It can travel at supersonic speeds and engage multiple targets simultaneously at ranges of 70 kilometers.

The MRSAM can be deployed against various aerial threats such as missiles, aircraft, guided bombs and helicopters.

underwater weapons

BDL also produces a light torpedo called Torpedo Advanced Lightweight (TAL) and a heavy torpedo called Varunastra. Both torpedoes are being developed locally by India’s Naval Science and Technological Laboratory (NSTL).

Torpedoes are electrically propelled, and while the Varunastra can only be launched from a ship, the TAL can be launched from both a ship and a helicopter. The TAL has a range of 19 kilometers, a maximum speed of 61.1 kilometers per hour and an operating depth of 450 meters. The torpedo can carry a warhead weighing 50 kilograms.

Varunastra (Twitter)

While the Varunastra has a range of 40 kilometers, can move at speeds of up to 70 kilometers per hour and dive to a maximum depth of 400 meters. It can carry a warhead weighing 250 kilograms.

Drone Launched Weapons

In May 2022, BDL exhibited an armed quadcopter drone during the Bharat Drone Mahotsav 2022. Along with the quadcopter, the company exhibited the semi-active laser-guided missile launched by drone JISNU-M of two types, one of 1 kilogram and the other weighing 3.5 kg.

Apart from this, the BDL drone can also be armed with an anti-armour missile with superior attack capability that can engage targets at a maximum range of 1 kilometer.

Additionally, at last year’s Dubai Airshow, the company showcased a one-kilogram class drone-launched bomb fitted with a 730g impact-activated controlled fragmentation warhead. The bomb is 65 mm caliber with a length of 325 mm.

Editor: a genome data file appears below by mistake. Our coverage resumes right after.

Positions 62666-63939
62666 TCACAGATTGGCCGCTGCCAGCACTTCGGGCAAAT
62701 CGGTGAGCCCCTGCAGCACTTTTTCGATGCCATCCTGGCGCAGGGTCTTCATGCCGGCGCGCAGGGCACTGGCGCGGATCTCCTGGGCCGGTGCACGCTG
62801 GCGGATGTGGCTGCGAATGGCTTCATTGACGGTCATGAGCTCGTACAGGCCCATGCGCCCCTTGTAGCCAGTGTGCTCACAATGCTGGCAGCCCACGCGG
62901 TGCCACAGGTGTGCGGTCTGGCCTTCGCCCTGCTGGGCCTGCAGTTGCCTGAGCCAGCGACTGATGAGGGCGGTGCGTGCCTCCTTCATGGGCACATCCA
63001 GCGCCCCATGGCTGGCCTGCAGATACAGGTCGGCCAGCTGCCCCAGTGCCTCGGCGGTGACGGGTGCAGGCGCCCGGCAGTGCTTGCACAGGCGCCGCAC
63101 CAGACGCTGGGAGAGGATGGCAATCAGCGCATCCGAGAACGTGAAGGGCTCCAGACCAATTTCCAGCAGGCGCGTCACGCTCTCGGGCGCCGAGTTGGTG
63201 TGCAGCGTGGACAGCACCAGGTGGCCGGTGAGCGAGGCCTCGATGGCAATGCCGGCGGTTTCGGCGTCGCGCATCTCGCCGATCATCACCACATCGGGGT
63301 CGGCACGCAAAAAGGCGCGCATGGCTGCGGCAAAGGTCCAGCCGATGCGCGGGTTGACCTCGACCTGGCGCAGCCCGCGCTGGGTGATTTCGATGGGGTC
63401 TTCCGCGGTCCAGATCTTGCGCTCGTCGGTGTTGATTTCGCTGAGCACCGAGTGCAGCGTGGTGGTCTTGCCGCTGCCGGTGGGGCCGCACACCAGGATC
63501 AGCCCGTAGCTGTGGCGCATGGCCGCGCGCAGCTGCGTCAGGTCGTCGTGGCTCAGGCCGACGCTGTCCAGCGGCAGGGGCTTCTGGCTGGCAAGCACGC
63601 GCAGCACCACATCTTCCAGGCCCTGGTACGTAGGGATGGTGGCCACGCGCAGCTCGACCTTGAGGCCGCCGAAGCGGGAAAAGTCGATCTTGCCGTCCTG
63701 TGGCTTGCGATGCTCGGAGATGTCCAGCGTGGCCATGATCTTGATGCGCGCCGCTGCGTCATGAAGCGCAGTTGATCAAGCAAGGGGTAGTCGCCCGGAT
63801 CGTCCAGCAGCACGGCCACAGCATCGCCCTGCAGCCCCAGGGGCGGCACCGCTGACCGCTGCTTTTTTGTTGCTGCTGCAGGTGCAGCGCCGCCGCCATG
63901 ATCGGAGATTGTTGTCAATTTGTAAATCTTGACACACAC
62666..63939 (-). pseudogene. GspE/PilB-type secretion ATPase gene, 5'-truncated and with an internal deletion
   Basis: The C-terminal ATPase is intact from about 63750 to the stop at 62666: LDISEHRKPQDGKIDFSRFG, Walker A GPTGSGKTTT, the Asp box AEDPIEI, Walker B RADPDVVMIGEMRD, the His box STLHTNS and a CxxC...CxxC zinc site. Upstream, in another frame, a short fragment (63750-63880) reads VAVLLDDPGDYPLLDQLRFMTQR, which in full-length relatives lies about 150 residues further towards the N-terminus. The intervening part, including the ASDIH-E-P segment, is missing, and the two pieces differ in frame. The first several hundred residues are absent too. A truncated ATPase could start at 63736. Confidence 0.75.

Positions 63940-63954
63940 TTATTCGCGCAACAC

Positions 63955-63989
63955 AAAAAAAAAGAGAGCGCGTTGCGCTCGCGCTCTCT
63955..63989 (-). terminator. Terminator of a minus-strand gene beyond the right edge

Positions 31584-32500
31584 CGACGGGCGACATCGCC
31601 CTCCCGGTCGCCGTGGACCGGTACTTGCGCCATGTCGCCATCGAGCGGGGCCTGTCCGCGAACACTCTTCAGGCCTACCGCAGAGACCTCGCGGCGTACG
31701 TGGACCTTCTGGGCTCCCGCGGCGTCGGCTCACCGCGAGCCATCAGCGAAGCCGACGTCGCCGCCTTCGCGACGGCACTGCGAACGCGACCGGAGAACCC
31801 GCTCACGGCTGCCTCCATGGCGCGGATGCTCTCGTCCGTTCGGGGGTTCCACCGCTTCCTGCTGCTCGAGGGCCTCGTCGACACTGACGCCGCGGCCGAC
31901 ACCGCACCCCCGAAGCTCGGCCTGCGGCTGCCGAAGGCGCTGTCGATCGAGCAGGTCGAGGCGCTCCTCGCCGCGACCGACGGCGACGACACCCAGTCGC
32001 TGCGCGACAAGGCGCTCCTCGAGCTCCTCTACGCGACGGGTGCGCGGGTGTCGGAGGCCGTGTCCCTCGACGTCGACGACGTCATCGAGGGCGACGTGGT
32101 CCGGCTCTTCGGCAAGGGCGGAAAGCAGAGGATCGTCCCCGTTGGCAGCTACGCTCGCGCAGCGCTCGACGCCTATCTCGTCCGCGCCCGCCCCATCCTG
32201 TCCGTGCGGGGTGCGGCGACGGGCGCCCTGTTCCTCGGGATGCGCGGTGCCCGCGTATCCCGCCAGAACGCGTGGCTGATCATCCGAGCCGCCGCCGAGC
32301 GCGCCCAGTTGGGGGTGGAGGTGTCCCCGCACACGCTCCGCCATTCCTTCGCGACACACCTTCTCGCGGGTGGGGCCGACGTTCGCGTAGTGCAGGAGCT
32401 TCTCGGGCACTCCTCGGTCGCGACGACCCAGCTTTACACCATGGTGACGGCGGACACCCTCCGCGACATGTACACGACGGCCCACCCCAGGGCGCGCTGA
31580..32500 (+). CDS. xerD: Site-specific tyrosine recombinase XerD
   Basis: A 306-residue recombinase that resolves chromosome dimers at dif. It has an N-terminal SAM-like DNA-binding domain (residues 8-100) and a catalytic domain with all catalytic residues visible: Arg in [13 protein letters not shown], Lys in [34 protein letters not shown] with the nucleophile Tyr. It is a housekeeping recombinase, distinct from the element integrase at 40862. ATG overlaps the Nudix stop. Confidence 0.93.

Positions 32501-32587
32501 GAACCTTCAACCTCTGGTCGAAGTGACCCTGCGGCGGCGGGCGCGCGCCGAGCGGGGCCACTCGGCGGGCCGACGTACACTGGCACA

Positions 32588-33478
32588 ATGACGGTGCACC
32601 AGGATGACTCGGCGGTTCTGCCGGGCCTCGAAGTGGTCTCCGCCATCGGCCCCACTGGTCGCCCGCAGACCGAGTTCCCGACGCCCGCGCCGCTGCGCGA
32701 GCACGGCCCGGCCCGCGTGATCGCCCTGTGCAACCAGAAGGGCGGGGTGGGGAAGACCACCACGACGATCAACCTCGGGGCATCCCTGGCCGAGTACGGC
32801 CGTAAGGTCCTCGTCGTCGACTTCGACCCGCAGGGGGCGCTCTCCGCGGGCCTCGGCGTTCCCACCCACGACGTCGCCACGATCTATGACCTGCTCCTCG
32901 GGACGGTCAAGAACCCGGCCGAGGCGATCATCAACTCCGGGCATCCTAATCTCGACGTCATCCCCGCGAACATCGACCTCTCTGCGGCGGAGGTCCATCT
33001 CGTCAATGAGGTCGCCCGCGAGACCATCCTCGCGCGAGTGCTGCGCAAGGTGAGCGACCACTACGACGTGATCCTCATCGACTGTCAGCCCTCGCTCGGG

A 1.5 kilogram precision-guided missile can also be launched from a drone. It has a range of one kilometer and uses MEMS-IMU for mid-course guidance and the end-stage semi-active laser guidance system.

The missile is armed with a 300g Multi-Purpose Anti-Material Anti-Material Anti-Personnel (HEAT + HEF) warhead that can be used to strike troop concentrations or soft-skinned vehicles.

India, Tanzania Security cooperation

The Tanzanian Defense Minister’s latest visit to India comes after India’s Deputy National Security Adviser Vikram Misri visited Tanzania in May to boost defense ties with the West African nation. the East, which has a long coastline along the Indian Ocean Strategic Region (IOR), where India is seen as an internet security provider.

During his visit, Misri discussed a security partnership with senior Tanzanian leaders, which included enhanced maritime security cooperation and the export of Indian defense products to meet defense needs. from Tanzania.

Besides visiting BDL manufacturing plants, the Tanzanian Defense Minister also had bilateral talks with his Indian counterpart, Rajnath Singh.

The two sides agreed to set up a working group to prepare a five-year “future roadmap” to strengthen defense cooperation between the two countries and hold the next joint defense cooperation meeting. defense in Tanzania.

Indian Defense Minister Rajnath Singh meets Tanzanian Defense Minister Dr Stergomena Lawrence Tax (Twitter)

The Indian Defense Minister has also invited his Tanzanian counterpart to the India-Africa Defense Dialogue and DefExpo, which will be held in Gandhinagar, Gujarat, from 18-22 October 2022.

India is aiming to raise its security profile in the Western Indian Ocean and East Africa region, under which New Delhi seeks to enhance defense cooperation with Tanzania in the context of China’s growing inroads into the IOR.

In June, Tanzanian President Samia Suluhu Hassan announced the decision to relaunch a Beijing-backed Bagamoyo port project in the country, which had been stalled for years due to Tanzania’s frustration with conditions presented by China. .

Reports suggest that Tanzania’s decision to relaunch the port project with China has created a potential headache for New Delhi, as there are fears that Beijing could use the port for military purposes and project energy into the area. western Indian Ocean, where almost 60% of India’s trade comes from.